In the presence of true dextrocardia one should make out situs – whether
liver is on the right and stomach shadow is on left or vice versa – situs solitus and
in versus. In dextrocardia with situs inversus, CHD is present in 5%; in situs
solitus with dextrocardia it is 90% and in Levocardia with situs in versus CHD
occurs in 100%.

Assessment is generally subjective. However Cardio Thoracic Ratio

(CTR) can be measured by measuring maximum internal thoracic diameter at the
level of diaphragm and measuring cardiac diameter which is maximum and
dividing the latter by former.

Normal CTR in adult is 45% (mean).


in adult is CTR > 50%

In new born is CTR > 57%
Infant is CTR > 55%

A small heart (microcardia) can rarely occur when CTR is less than 40%. It
occurs in Addison’s disease, anorexia nervosa, severe PEM and in COPD.

C. Contour
Contour of heart shadow usually gives information regarding ventricular
hypertrophy / enlargement.

Mild right ventricular enlargement does not cause cardiomegaly. Modest

or marked enlargement causes cardiomegaly with rotated apex which is elevated
from diaphragm which gives rise to an upturned apex. An upturned apex without
cardiac enlargement occurs in right ventricular hypertrophy.

RV Apex
No cardiomegaly
Tetralogy of Fallot
Valvular PS
Eisenmenger syndrome
d- TGA.
ASD Eisenmenger
Late PPH

Left ventricle (LV) is border forming on the left side and hence can be evidently
enlarged easily. The apex is shifted down and laterally and even can be below
diaphragm. There will be rounding off the apex and elongation of long axis of LV.
In DCM heart can be enlarged and can be globular. In LV aneurism, there could
be a bulge on left heart border. Cardiomegaly with LV apex occurs in large PDA,
VSD, AR, MR and DCM.


Right atrial enlargement is relatively rare in children. It forms a

prominent convexity on the right side which is lower and more lateral. It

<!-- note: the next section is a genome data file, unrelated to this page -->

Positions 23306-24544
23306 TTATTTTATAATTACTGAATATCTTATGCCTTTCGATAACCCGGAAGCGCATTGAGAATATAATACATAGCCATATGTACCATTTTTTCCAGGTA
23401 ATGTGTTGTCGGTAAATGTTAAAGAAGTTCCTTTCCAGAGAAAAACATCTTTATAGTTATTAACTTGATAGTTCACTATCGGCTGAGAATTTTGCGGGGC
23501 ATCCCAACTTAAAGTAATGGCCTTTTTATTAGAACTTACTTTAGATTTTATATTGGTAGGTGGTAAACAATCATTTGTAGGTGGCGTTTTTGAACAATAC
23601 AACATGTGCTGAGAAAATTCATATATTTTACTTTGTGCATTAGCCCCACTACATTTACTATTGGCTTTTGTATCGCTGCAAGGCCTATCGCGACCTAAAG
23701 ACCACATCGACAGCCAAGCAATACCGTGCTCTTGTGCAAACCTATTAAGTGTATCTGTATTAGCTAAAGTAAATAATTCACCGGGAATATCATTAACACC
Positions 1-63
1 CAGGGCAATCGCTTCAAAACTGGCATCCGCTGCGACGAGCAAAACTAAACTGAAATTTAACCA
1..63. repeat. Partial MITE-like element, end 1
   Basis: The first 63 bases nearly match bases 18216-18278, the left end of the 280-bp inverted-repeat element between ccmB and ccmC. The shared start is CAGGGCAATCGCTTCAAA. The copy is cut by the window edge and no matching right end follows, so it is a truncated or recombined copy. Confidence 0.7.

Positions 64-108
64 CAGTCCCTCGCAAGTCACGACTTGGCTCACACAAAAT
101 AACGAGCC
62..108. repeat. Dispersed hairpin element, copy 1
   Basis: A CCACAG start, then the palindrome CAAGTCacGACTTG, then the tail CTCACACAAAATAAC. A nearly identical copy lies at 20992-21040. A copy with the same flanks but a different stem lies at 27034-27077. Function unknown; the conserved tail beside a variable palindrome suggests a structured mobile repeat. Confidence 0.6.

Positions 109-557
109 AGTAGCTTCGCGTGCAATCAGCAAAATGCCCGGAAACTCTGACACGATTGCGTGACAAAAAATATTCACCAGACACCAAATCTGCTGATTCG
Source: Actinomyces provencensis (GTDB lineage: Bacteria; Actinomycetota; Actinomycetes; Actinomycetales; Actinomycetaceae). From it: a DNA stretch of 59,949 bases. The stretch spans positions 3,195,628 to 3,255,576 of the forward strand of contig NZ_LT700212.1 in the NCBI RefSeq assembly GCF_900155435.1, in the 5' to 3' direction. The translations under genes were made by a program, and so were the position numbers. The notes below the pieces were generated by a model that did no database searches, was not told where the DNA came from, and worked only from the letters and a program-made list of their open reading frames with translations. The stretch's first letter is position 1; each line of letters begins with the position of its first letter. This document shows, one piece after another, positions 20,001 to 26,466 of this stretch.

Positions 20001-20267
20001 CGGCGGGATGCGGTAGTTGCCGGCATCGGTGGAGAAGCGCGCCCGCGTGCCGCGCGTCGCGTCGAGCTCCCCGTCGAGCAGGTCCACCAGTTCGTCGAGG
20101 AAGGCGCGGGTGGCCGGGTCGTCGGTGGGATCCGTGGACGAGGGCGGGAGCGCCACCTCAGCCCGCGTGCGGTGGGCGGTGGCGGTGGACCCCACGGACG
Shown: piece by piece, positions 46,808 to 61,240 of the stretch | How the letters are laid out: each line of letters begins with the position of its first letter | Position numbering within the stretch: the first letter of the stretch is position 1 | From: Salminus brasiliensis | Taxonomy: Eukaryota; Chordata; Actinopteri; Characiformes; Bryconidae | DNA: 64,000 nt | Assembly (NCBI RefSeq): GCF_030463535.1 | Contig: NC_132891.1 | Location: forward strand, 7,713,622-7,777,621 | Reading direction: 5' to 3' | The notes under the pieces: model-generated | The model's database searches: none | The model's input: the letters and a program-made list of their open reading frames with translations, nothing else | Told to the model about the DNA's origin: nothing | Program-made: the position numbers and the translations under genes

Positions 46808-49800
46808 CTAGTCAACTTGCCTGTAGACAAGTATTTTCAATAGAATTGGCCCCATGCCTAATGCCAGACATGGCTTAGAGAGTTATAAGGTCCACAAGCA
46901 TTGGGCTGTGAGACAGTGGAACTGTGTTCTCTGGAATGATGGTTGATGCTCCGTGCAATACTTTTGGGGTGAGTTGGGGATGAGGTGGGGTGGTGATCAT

can be seen as a large diffuse bulge on right side. In adults right atrial
enlargement is said to be present if distance from midline to right heart
border is > 5.5 cms. In young children it is > 4 cms. RA enlargement can
occur in Ebstein, RV EMF and Tricuspid Atresia.

Left atrial enlargement in frontal view can manifest in many ways.

a. Prominent LA appendage on left border (normally this area is concave).

b. Elevation of left bronchus (well appreciated in well penetrated or digital X-ray)
c. Widening of carinal angle
d. Shadow on shadow (double shadow) appearance.

E. Great Vessels

Ascending aorta can be border forming on the right side and aortic knuckle
is the upper most part of left heart border. Arching – left or right can be made out
by ipsilateral indentation of trachea.

Dilated aortic shadow can occur inAS, AR, Hypertension, Coarctation of

Aorta and aneurism of Aorta. Bicuspid Aortic valve with no AS can also make
Aorta prominent.
Main pulmonary artery (MPA) and its branches can be assessed. MPA
divides into right and left and the left PA is a continuation of MPA. RPA shortly
divides into 2 branches at right hilum – a smaller ascending pulmonary artery and
a larger descending pulmonary artery (RDPA). In adults both LPA and
descending RPA are between 9-15 mm in size near the hilum. Pa s are dilated in
PS, PAH, Idiopathic Dilatation, Absent Pulmonary Valve syndrome and in
Eisenmenger syndrome.